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For Patients' Sake... Let's Get on with Collaboration

Posted By Roger Bland, Thursday, March 24, 2011
Updated: Tuesday, April 12, 2011
Primary care, provided that it is accessible and available, improves population health. Primary care includes but is not limited to family physicians. In Alberta 95% of all patients diagnosed with a mental health disorder were seen by a family physician; 78% were seen by a family physician only; 14% were seen by a psychiatrist. Over a three-year period 35% of the adult population of Alberta was seen for a mental health disorder. Of that 35%, 93% were seen by a family physician and had a major diagnoses of an anxiety disorder, mood disorder, substance use disorder, schizophrenia and psychosis or cognitive impairment.  
 
The World Health Organization has nevertheless drawn attention to this "treatment gap"; the high proportion of people even in developed countries who have a treatable disorder but do not get treatment. The severity of cases and the diagnoses of those seen in primary care differ from those seen in specialist care yet the diagnostic systems and criteria are more oriented to specialist practice than to primary care. Family physicians in Canada have highlighted problems with the mental health system including lengthy delays for consultations, inaccessibility of psychiatrists and poor communication following referral.

The Canadian Psychiatric Association and the College of Family Physicians of Canada have worked together to improve care for patients with a mental health disorder and have strongly advocated for shared care or collaborative care where psychiatrists and mental health practitioners work closely with primary care physicians and services. There are several goals associated with this which include facilitating early treatment, achieving better outcomes, reducing stigma and ensuring that patients are receiving the most appropriate service in a timely fashion in a setting that is congenial and avoids stigma. Considerable effort has gone into ensuring that specialists services support primary care and primary care physicians rather than meeting the needs of specialist programs.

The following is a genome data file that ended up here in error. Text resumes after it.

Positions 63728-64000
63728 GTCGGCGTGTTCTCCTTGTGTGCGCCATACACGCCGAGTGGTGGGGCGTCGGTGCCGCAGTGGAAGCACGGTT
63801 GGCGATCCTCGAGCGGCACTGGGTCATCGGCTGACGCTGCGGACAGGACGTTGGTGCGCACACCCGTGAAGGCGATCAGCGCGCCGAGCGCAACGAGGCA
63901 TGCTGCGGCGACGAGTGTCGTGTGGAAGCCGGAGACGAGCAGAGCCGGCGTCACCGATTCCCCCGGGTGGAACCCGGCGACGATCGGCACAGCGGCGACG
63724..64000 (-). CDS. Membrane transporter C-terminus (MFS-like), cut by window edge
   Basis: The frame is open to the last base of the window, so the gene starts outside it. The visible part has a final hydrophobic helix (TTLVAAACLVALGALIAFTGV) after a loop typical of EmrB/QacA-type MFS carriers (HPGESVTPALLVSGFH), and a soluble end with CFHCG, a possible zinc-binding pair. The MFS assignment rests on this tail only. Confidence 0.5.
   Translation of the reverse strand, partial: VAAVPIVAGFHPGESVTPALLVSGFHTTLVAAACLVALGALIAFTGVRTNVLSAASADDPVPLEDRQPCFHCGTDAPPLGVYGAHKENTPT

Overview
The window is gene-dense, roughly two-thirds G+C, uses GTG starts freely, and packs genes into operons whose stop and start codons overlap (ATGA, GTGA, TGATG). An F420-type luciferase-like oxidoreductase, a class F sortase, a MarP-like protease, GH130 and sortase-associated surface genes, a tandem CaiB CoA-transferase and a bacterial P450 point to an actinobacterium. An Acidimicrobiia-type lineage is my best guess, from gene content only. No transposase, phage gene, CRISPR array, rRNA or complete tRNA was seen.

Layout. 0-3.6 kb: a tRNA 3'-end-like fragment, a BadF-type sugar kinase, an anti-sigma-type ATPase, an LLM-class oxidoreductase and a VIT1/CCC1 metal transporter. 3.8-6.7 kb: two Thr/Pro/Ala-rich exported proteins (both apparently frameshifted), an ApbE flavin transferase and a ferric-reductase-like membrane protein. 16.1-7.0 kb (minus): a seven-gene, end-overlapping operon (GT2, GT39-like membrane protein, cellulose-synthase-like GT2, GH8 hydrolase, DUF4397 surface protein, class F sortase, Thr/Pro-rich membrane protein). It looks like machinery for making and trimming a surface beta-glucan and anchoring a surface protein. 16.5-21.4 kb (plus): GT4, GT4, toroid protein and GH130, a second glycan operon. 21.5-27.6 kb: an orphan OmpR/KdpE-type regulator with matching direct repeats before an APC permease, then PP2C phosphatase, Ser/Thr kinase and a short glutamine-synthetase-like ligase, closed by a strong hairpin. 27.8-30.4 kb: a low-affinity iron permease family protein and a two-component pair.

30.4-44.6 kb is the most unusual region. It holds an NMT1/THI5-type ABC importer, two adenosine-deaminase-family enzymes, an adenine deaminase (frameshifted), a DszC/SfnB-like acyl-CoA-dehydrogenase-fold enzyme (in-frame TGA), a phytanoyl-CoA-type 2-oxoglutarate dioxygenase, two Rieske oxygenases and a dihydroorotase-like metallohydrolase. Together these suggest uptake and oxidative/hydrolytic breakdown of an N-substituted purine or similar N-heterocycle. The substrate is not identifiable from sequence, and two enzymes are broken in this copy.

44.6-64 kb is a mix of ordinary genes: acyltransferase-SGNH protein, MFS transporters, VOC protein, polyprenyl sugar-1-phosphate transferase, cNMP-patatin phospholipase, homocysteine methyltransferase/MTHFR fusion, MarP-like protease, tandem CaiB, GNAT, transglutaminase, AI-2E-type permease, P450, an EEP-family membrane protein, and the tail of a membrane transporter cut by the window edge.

"In Alberta 95% of all patients diagnosed with a mental health disorder were seen by a family physician; 78% were seen by a family physician only; 14% were seen by a psychiatrist. Over a three-year period 35% of the adult population of Alberta was seen for a mental health disorder."

Several different models have emerged.  One model uses a relocated consultation service.  Although it may perhaps be the simplest concept it has not necessarily proved to improve services or outcomes.  Another type of service includes placing mental health workers into primary care practices. Reports on this are variable depending on whether the services are designed to collaboratively support primary care or just be embedded in primary care but doing their own thing.
 
One of the better models seems to be where a psychiatrist and/or other mental health professionals are attached on a full or part-time basis to a primary care practice or practices and provide ongoing formal and informal consultation and support along with other aspects of psychiatric patient care. Integral to any of these services is that the individuals involved need to get to know each other and build trust and confidence. It is clear that when the various components are well coordinated it is reflected in how the patients feel about the service with greater satisfaction.
 
Research evidence is available but limited. Where a particular disorder, for example depression, is being treated with a standardized protocol and ample supports it is clear that patient outcomes are improved. Often the research project ends and those involved do not continue to follow the same protocol. Where there is close collaboration patient satisfaction studies tend to show positive results which is also often the case when additional service availability (for example counseling or housing services) are built in to primary care setting. Clearly role definitions are important.  Specialty mental health services will continue to play a significant role in the management of difficult cases--specifically those where patient needs are very high which are often associated with psychoses and dementias.

For cooperation to succeed there needs to be strong positive attitudes on the part of the practitioners involved and good administrative support including financial support from those bodies responsible for funding health care. The rapid growth of collaborative care arrangements in Canada suggests that there is a strong belief that this approach can help those with mental health problems.

Roger BlandDr. Bland is Professor Emeritus and former Chair of the Department of Psychiatry at the University of Alberta. His research interests have included epidemiological studies, long term outcomes and mental healthcare utilization including collaborative care.  He has served as a CPA member of the CWGSMHC for the last decade.

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